Arts and CultureSan Francisco

Wonderland Exhibit: Life in the Tenderloin

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On my first visit to San Francisco, my friend drove me around on a tour of the city. While riding through the Tenderloin, I was looking at a woman vomiting and hiking up her skirt to pee on a trash can, when suddenly we crossed one street only to be surrounded by corporate professionals and bits of recycled glass cemented into the side walks to give them a glitter effect in the sunlight.

Not every neighborhood can capture the true charming essence of San Francisco quite like the Tenderloin. It’s one of the few places in the urbs that hasn’t been fully gentrified, the kind of place you can still pick up a lady of the night without getting dirty looks. It’s the city at its rawest. Although the drug trade and crime rates are through the roof, I’d still consider it less scary than the Marina occupied by sweatsuits and soccer moms.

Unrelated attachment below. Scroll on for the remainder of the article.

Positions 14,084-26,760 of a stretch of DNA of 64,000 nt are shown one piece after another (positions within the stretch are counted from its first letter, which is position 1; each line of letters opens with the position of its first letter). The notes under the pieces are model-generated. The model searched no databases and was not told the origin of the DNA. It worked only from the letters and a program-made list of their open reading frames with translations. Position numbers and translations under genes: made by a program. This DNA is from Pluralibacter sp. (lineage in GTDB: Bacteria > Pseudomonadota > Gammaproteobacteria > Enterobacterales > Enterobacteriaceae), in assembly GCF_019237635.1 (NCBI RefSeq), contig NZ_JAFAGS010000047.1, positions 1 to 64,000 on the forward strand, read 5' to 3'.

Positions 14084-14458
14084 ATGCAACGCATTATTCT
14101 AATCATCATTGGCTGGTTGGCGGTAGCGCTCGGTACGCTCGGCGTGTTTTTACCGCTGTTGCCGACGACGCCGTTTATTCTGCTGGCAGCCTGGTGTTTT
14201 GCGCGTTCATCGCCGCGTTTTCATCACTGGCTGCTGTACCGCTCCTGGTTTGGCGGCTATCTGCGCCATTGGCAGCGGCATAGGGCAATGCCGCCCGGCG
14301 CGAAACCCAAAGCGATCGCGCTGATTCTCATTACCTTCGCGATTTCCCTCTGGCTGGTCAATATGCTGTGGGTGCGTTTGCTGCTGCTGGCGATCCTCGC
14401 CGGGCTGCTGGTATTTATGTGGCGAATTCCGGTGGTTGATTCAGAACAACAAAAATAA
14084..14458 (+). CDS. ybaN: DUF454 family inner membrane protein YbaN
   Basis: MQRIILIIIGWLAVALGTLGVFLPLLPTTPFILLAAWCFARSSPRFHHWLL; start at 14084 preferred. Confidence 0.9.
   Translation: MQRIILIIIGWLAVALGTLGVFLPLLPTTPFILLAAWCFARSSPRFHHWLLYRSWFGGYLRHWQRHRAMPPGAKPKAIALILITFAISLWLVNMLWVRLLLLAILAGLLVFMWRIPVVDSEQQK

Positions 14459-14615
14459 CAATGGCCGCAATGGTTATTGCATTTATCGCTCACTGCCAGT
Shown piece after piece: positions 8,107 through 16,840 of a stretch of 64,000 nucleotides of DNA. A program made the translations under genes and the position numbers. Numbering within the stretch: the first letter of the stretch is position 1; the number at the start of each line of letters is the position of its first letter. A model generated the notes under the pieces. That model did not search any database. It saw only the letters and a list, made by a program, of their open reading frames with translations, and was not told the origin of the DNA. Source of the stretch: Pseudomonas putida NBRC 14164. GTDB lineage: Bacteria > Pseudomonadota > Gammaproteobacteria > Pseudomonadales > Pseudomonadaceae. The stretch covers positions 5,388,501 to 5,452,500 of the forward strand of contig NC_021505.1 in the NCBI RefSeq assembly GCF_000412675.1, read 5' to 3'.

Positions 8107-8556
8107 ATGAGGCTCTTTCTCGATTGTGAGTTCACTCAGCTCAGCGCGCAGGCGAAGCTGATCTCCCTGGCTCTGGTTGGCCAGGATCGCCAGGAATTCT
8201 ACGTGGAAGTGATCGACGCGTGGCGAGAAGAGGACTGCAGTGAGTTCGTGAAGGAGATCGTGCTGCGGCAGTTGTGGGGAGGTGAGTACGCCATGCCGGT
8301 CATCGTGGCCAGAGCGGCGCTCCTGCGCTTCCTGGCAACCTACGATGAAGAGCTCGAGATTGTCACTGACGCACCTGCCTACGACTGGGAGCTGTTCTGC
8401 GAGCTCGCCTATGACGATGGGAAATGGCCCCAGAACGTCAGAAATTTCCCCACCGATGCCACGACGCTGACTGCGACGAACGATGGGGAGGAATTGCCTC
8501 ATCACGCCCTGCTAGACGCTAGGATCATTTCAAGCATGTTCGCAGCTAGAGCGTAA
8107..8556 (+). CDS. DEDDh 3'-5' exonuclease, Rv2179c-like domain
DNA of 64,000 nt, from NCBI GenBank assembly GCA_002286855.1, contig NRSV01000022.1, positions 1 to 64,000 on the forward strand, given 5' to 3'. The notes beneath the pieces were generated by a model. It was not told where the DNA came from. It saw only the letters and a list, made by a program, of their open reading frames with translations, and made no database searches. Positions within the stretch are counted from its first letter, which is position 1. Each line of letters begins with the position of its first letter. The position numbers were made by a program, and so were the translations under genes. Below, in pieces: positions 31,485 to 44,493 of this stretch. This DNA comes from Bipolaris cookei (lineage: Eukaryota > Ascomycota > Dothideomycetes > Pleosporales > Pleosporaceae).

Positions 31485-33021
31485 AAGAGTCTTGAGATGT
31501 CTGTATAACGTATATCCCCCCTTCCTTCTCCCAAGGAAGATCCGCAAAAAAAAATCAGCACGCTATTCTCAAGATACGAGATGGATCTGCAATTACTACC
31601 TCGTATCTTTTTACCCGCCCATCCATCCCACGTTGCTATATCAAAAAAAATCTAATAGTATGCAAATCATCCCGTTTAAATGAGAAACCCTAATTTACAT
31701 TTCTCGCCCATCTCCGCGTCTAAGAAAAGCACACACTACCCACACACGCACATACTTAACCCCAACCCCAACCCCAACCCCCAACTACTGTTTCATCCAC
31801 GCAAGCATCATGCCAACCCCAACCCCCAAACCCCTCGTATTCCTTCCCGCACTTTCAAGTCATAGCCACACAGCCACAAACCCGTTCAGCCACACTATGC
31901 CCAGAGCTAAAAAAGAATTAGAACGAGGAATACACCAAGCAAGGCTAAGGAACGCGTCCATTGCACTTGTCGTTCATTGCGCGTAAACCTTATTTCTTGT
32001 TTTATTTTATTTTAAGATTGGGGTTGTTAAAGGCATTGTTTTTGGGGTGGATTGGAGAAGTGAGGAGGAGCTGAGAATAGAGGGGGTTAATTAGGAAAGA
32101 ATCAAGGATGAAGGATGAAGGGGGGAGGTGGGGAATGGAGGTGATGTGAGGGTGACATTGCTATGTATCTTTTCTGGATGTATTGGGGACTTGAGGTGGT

The NOM/TL Benefit District is featuring the exhibition Wonderland to represent the culture of the Tenderloin. The exhibit offers everything from paintings to depictions of life in an underground sex trade. The 53 artists have been working with non-profits, schools and the public for a year to capture the diversity and give a tribute to the community. Their goal is to bring contemporary art to all walks of life, which if you ask me sounds pretty awesome. The exhibition is FREE today through November 15th, check it out!

134 Golden Gate Ave., Suite A
(415) 292'4812


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Ryan Miller- Depleted Resource Analyst

Ryan Miller- Depleted Resource Analyst

Ryan Miller was raised in a small, quaint village named Portland, Oregon before spontaneously packing two suitcases, scrounging up $300 and catching a flight to San Francisco. Judging from his garbage, he is a connoisseur of Sun Chips and rather inexpensive wine. His personal goals are to refrain from hailing and accepting rides in random cars as well as greatly reduce the amount of hugs he provides for the homeless community. While touring Jamaica and prompted for his opinion on the prevalence of TB in third world countries, Miller eagerly asked, "They have Taco Bell here?"